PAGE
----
© Open University 2013

In a previous post, I listed the seven ‘aha’ moments that have been the most seminal ‘discoveries’ in my researching and working in educational technology. This is the first of seven posts that discusses why I believe these ‘discoveries’ to be important, and their implications specifically for online learning.

What was the discovery?

Different media have different educational effects or affordances. If you just transfer the same teaching to a different mediium, you fail to exploit the unique characteristics of that medium. Put more positively, you can do different and often better teaching by adapting it to the medium. That way students will learn more deeply and effectively.

How did this discovery come about?

Aha moments do not come out of thin air. A number of things come together until something in particular triggers it.

The first one, media are different, came very early, within 12 months of starting my career as a researcher into educational technologies. In 1969, I was appointed as a research officer at the Open University in the United Kingdom. At this point the university had just received its royal charter. I was the 20th member of staff appointed. My job was simple: to research into the pilot of the OU being currently offered by the National Extension College, which was offering low cost non-credit distance education programs in partnership with the BBC. ( So you think MOOCs are new?! The NEC was offering them over 40 years ago).

We sent out by mail questionnaires on a weekly basis to students taking these courses. The questionnaire contained both pre-coded responses, and the opportunity for open-ended comments, and asked students for their responses to the print and broadcast components of the courses. We were looking for what worked and what didn’t work in designing multimedia distance education courses.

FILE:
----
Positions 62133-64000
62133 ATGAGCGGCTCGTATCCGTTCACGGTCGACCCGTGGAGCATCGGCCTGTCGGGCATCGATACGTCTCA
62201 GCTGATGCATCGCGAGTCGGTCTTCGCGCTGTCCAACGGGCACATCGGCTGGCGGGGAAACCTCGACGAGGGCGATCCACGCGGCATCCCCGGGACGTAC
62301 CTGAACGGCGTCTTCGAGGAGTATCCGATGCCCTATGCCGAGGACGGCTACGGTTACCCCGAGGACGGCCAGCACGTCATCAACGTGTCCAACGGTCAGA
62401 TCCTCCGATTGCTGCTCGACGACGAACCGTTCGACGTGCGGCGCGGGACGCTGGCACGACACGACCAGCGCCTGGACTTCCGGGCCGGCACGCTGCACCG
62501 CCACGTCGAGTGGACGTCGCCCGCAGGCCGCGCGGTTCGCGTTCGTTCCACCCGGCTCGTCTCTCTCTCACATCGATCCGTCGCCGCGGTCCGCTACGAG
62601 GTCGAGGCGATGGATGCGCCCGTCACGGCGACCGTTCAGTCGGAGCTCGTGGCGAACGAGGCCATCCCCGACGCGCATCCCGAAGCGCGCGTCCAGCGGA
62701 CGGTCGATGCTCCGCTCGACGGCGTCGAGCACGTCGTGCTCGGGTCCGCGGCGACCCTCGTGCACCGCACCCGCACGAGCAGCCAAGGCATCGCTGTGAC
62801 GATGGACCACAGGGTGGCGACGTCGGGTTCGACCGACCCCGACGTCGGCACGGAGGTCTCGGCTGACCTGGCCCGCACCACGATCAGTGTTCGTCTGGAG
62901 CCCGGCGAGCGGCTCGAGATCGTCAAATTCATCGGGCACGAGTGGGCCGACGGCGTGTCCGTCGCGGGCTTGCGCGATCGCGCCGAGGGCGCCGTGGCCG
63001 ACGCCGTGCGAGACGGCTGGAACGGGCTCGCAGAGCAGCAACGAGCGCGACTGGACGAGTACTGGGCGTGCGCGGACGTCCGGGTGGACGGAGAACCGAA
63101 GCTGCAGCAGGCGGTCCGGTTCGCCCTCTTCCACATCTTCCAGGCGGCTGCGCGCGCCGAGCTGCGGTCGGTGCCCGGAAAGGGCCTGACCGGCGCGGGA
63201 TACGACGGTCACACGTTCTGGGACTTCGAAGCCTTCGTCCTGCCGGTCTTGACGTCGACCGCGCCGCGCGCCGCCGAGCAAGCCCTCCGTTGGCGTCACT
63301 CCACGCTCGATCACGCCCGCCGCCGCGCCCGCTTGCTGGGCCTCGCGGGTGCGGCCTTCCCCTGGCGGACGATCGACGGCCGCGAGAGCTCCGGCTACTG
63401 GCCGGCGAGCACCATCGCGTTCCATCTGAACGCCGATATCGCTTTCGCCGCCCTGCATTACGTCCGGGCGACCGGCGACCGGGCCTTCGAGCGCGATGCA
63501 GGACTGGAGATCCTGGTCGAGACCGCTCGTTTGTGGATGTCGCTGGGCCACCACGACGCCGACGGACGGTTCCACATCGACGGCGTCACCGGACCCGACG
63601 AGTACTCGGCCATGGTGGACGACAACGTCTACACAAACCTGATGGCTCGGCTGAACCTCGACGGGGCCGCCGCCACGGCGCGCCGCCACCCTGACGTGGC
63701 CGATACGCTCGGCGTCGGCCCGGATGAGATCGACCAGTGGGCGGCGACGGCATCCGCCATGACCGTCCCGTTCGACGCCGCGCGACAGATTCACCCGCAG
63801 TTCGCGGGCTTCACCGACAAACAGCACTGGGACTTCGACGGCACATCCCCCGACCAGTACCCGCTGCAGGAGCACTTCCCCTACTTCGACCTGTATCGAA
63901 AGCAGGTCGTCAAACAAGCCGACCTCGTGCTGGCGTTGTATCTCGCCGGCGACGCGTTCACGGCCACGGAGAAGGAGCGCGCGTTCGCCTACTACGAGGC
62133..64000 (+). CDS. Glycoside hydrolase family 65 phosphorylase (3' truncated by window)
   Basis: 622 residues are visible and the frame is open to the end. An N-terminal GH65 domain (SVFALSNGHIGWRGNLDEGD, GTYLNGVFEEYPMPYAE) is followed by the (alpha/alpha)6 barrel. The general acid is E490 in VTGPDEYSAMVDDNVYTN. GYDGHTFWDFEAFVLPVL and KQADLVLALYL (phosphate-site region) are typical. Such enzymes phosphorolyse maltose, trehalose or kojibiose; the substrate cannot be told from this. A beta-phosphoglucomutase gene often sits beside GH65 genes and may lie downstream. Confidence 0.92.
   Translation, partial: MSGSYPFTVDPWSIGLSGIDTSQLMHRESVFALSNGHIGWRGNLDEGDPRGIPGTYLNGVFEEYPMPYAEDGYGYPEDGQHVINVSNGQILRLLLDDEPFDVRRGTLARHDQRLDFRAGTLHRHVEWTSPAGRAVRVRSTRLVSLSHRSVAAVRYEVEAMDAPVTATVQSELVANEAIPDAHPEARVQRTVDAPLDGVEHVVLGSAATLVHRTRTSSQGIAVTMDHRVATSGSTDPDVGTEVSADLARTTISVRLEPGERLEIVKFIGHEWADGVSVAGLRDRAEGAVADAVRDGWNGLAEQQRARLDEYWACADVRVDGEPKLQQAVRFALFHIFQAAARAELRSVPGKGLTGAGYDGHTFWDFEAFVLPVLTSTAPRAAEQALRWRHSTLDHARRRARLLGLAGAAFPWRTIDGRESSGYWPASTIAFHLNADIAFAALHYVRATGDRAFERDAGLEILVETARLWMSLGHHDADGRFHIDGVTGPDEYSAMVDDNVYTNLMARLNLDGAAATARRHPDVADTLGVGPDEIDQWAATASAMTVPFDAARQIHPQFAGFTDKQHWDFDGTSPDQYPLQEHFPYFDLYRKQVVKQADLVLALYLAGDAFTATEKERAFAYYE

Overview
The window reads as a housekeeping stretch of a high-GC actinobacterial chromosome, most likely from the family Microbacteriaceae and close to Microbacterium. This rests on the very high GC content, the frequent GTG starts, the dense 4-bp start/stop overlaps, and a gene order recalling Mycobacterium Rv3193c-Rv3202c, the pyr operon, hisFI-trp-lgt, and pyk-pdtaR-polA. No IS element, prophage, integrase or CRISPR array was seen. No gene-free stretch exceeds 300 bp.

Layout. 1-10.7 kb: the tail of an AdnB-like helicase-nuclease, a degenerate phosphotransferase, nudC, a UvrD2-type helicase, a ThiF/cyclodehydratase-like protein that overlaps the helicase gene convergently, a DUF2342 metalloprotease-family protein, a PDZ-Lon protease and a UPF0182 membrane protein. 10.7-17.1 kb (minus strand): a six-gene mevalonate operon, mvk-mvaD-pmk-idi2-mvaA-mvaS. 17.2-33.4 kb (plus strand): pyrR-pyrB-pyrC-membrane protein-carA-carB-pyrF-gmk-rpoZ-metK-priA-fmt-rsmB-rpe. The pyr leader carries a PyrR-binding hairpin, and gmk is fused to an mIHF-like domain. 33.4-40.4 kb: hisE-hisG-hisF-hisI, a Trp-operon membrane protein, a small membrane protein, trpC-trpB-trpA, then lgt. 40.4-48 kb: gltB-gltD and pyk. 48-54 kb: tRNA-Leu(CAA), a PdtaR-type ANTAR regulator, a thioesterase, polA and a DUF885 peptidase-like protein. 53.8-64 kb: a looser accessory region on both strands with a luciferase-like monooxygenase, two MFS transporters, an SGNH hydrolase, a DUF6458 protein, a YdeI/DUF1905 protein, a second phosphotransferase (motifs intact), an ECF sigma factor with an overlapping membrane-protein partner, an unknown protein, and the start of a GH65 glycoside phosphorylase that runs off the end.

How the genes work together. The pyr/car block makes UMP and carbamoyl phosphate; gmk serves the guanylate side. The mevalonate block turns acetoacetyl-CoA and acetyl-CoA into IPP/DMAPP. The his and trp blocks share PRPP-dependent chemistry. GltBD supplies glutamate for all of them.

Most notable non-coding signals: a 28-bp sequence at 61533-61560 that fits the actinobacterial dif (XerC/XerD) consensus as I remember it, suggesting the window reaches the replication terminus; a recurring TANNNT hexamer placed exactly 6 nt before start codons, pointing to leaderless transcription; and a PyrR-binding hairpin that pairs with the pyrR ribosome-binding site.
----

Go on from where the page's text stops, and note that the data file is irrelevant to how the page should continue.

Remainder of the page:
When I started analyzing the questionnaires, I was struck particularly by the ‘open-ended’ comments in response to the television and radio broadcasts. Responses to the printed components tended to be ‘cool’: rational, calm, critical, constructive. The responses to the broadcasts were the opposite: emotional, strongly supportive or strongly critical or even hostile, and rarely critically constructive. Something was going on here.

Since the OU was going to spend 20% of ita annual budget on the broadcasts from the BBC, I persuaded the university to appoint me as a lecturer to research into the effectiveness of the television and radio programs, which I did for a period of nearly 20 years.

The initial discovery that media were different came very quickly, but it took longer to discover in what ways media are different, and even longer why. I have written more extensively about this elsewhere, but here are some of the interesting discoveries I and my colleagues in the Audio-Visual Media Research Group at the OU made:

  • the BBC producers (all of whom had a degree in the subject area in which they were making programs) thought about knowledge differently from the academics with whom they were working. In particular, they tended to think more visually and more concretely about the subject matter. Thus they tended to make programs that showed concrete examples of concepts or principles in the texts, applications of principles, or how academic concepts worked in real life.
  • the BBC producers rarely used talking heads or TV lectures. With radio and later audio-cassettes, some producers and academics integrated the audio with texts, for instance in mathematics, talking students through equations or formulae in the printed text (similar to Khan Academy lectures on TV)